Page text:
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To my understanding, "Your Baby Can Read" is really basic, just teaching recognizing certain word shapes, basically. They can't take that knowledge and grow it out to reading other words.

At that older age, you're best going with some sort of phonics program. Teach letter sounds at home, play games to figure out what words begin and end with, play with Starfall, etc. There's lots of stuff in the Homeschooling area about teaching reading at the preschool age.

Jen, former sys admin and current geek , wife to DH , SAHM and Montessori homeschool teacher to DD "Nugget" (05/07) and new arrival DS "Sprout" (03/31/10)
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#12 of 23 Old 12-26-2009, 11:33 PM
 
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Originally Posted by cappuccinosmom View Post
I'd say, the child who can learn to read *that* young, could probably also learn to read with some care and attention by his parents, and no special curriculum. You'll note they don't guarantee results.

For instance, it *might* "work" with my 2.5 yo. He started recognizing his own name last month (on his own), and can "read" it, and tell me the letters to write in the proper order. He's got two more words, but they're sight words as well, and that's what the program looks like it does. Introduces sight words, repeats ad nauseum, and a child with a brain like my youngest kid might become one of their poster children. My older two children are not like that though, and I doubt it'd be any use to them. I can't say that the program would necessarily benefit any child. It's one thing if a youngster develops and interest and ability to read early, on his own. It's another thing to push them.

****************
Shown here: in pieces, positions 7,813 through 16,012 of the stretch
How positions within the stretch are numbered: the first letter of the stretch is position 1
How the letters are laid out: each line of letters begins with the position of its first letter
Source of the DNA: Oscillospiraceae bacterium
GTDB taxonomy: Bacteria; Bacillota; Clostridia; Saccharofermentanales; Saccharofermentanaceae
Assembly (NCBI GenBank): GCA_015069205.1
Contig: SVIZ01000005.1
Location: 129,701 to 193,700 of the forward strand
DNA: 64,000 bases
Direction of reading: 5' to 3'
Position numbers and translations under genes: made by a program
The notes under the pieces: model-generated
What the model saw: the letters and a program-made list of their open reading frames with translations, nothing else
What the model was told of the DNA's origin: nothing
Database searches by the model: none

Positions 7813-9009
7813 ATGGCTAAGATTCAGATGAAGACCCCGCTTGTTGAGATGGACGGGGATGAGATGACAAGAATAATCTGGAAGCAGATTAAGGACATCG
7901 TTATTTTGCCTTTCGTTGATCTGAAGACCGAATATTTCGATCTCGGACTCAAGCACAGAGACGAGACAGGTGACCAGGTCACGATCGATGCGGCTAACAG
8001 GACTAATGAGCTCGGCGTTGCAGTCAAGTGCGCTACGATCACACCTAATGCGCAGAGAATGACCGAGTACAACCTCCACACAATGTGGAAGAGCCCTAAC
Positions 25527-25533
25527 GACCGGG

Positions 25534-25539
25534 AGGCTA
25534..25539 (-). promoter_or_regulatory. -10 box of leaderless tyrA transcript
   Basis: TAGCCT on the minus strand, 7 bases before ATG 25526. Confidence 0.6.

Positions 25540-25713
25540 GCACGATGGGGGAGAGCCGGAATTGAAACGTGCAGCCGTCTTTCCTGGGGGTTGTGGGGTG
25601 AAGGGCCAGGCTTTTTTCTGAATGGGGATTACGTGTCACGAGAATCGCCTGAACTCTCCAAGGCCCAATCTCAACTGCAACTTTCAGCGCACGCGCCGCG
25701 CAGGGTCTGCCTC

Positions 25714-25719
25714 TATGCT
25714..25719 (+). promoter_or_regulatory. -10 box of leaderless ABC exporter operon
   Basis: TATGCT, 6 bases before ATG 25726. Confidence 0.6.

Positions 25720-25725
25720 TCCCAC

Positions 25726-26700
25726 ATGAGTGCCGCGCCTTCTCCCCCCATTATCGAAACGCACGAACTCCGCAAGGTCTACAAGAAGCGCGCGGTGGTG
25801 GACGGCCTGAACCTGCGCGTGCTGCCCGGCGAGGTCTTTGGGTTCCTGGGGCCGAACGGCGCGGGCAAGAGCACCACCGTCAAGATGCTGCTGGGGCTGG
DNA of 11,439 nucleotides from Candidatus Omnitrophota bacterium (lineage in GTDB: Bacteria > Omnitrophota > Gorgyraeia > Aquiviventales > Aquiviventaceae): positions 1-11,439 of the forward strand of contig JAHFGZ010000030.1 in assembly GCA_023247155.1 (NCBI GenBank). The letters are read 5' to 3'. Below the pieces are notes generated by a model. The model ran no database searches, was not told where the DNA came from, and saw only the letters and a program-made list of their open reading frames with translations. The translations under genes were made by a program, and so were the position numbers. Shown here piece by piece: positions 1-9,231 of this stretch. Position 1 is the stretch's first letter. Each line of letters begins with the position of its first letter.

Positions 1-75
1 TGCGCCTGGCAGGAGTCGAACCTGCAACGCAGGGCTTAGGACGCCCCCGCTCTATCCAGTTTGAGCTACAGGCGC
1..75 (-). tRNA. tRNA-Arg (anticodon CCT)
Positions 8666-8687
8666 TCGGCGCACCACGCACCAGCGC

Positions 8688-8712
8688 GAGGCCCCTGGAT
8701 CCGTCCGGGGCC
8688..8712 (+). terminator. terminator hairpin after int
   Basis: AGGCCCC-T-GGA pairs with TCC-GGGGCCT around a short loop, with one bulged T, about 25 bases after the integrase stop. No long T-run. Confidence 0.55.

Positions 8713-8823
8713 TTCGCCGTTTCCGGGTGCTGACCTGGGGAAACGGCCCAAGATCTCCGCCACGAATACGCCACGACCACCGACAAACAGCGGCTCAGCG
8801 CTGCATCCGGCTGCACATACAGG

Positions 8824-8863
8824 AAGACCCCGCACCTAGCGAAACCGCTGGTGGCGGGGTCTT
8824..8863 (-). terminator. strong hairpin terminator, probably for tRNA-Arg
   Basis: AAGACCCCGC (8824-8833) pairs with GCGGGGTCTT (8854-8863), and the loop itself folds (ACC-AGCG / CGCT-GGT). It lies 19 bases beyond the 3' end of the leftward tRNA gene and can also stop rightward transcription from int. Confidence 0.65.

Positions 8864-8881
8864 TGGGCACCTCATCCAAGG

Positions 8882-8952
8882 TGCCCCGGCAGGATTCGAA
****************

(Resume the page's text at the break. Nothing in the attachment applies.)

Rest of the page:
That's what I think too. A lady at my youngest's gymnastics class was going on about how the program taught her 3 yo to read. I think her child probably would have started reading around then anyway. My middle child started recognizing words at 2.5 and knew quite a few words by 4...I'm sure if I had used the cards with him, I would think it was from that. My youngest is starting to read now in kindergarten. And I bet he wouldn't have gotten anything out of doing a program like that earlier. He just didn't have the interest in letters that my middle child did.
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#13 of 23 Old 12-27-2009, 12:18 AM
 
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I did start my 16-month old on Starfall.com....
Thank you for this! My 5 year old is finding it fascinating! I had no idea it existed.....
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#14 of 23 Old 12-27-2009, 07:15 PM
 
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To my understanding, "Your Baby Can Read" is really basic, just teaching recognizing certain word shapes, basically. They can't take that knowledge and grow it out to reading other words.
This is not true.

It is the initial idea, and only used in the very begining but it expands from there.


I got it for my ds, we dont use the videos, and he plays with the cards on his own or with me, they are nice flashcards, but he reads books on his own far more.